In the first section “Experience” you click the “Add Work Experience” button to describe previous jobs you have had or applicable positions you have held in the US Armed Forces. The best place to communicate your role during an experience is in the “Duties, Accomplishments, and Related Skills” section. You have 5000 characters (about 35 tweets) which you can use to tell a story about how you contributed to a project, demonstrated leadership in the workplace, or solved a challenging problem. I suggest first writing four sentences summarizing your work so a hiring manager can understand your duties in a quick glance. Below those four sentences I suggest diving into a narrative illustrating your work that a hiring manager may read if they want to see more detail in your position. Paint a picture so the reader can imagine things like-  “What your work environment was like?”, “What sort of team of people were you collaborating with?”, “How did you go about problem solving?”, “How is your work significant and who was effected?” Don’t worry about using all 5000 characters, just know that you have plenty of space to strut your stuff.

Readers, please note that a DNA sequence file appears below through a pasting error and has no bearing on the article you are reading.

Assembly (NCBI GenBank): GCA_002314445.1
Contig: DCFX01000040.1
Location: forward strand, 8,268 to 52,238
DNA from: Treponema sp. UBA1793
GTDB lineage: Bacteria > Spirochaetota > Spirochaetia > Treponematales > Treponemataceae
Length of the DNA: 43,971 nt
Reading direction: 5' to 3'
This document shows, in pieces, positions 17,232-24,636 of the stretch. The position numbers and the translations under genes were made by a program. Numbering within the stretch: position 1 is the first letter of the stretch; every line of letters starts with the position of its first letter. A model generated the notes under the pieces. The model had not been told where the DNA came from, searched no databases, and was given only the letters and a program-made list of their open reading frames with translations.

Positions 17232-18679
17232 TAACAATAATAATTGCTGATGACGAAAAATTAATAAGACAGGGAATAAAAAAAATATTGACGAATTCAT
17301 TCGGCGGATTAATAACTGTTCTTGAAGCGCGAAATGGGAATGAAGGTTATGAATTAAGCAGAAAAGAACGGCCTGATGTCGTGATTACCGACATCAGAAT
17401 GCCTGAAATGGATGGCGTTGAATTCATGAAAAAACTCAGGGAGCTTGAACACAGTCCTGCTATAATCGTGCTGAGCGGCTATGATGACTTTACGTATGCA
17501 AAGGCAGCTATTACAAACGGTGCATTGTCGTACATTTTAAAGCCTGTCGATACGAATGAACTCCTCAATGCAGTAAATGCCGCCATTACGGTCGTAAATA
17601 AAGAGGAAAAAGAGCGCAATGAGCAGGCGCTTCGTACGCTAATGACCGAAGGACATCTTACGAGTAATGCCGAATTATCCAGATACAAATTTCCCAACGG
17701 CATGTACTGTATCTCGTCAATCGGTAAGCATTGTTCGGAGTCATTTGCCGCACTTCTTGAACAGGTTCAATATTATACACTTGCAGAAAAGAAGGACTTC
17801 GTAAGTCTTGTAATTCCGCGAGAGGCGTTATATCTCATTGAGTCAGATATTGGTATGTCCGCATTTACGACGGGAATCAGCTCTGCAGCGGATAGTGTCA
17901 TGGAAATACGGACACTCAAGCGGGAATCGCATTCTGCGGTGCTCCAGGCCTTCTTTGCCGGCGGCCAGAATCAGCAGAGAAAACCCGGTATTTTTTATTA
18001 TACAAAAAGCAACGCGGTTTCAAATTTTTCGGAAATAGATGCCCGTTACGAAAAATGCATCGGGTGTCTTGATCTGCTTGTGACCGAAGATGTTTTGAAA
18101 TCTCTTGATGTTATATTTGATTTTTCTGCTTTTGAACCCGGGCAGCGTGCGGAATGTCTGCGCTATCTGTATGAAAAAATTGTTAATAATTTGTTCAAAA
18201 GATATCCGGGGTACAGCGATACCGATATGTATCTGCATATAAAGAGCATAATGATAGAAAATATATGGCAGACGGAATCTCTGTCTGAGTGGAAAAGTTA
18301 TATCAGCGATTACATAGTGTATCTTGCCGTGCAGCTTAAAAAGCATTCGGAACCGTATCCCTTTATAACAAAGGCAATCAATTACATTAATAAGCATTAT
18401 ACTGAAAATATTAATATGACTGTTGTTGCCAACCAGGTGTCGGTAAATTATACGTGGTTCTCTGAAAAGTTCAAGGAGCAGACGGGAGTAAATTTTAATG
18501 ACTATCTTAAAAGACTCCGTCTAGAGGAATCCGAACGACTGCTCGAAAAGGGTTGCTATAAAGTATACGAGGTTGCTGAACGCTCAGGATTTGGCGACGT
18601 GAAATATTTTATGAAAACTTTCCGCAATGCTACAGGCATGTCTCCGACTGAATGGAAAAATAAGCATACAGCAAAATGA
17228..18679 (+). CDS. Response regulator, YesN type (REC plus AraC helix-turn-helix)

USAJob_Create_Resume3

Education

In the “Education”section you click the “Add Education” button to add where you attended High School and share accredited Post Secondary Education. To check if your education is accredited click here. The “Relevant Coursework, Licensures, and Certifications” section is a great place to expand on what courses you have taken for your major, projects you have worked on in class you feel is relevant to your prospective job, or a senior design project. Share why your education is unique and why it makes you such a good candidate.

References

When you list a reference be sure that you are on good terms and have permission from the individual you list as a reference. This is a good opportunity to reconnect with folks from your previous experience and catch up. It would be kinda scary to get a call out of the blue from the government and be asked about a past co-worker. Click the “Add Reference” button to enter information about a reference.